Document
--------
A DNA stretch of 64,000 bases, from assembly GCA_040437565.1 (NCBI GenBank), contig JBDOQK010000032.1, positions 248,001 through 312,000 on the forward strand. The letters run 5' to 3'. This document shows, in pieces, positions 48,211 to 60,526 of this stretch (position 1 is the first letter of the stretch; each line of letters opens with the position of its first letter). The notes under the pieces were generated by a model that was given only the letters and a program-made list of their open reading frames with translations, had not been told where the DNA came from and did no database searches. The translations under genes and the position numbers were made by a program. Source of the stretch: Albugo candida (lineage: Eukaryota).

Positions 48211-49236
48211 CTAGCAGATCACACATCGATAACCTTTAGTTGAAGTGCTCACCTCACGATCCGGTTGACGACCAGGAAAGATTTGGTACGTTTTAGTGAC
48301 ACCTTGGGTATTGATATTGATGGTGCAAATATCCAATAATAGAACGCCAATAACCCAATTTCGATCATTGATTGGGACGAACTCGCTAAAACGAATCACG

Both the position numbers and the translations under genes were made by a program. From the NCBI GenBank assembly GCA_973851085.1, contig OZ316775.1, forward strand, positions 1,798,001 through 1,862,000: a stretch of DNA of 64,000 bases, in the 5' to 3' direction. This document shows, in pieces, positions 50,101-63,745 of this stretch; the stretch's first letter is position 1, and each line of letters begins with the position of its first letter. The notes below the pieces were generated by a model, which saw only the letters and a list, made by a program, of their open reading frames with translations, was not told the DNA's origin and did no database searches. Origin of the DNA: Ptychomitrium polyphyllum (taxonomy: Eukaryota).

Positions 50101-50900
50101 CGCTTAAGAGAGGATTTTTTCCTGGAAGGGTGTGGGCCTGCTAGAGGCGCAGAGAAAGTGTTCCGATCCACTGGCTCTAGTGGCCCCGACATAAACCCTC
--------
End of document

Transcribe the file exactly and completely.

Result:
A DNA stretch of 64,000 bases, from assembly GCA_040437565.1 (NCBI GenBank), contig JBDOQK010000032.1, positions 248,001 through 312,000 on the forward strand. The letters run 5' to 3'. This document shows, in pieces, positions 48,211 to 60,526 of this stretch (position 1 is the first letter of the stretch; each line of letters opens with the position of its first letter). The notes under the pieces were generated by a model that was given only the letters and a program-made list of their open reading frames with translations, had not been told where the DNA came from and did no database searches. The translations under genes and the position numbers were made by a program. Source of the stretch: Albugo candida (lineage: Eukaryota).

Positions 48211-49236
48211 CTAGCAGATCACACATCGATAACCTTTAGTTGAAGTGCTCACCTCACGATCCGGTTGACGACCAGGAAAGATTTGGTACGTTTTAGTGAC
48301 ACCTTGGGTATTGATATTGATGGTGCAAATATCCAATAATAGAACGCCAATAACCCAATTTCGATCATTGATTGGGACGAACTCGCTAAAACGAATCACG

Both the position numbers and the translations under genes were made by a program. From the NCBI GenBank assembly GCA_973851085.1, contig OZ316775.1, forward strand, positions 1,798,001 through 1,862,000: a stretch of DNA of 64,000 bases, in the 5' to 3' direction. This document shows, in pieces, positions 50,101-63,745 of this stretch; the stretch's first letter is position 1, and each line of letters begins with the position of its first letter. The notes below the pieces were generated by a model, which saw only the letters and a list, made by a program, of their open reading frames with translations, was not told the DNA's origin and did no database searches. Origin of the DNA: Ptychomitrium polyphyllum (taxonomy: Eukaryota).

Positions 50101-50900
50101 CGCTTAAGAGAGGATTTTTTCCTGGAAGGGTGTGGGCCTGCTAGAGGCGCAGAGAAAGTGTTCCGATCCACTGGCTCTAGTGGCCCCGACATAAACCCTC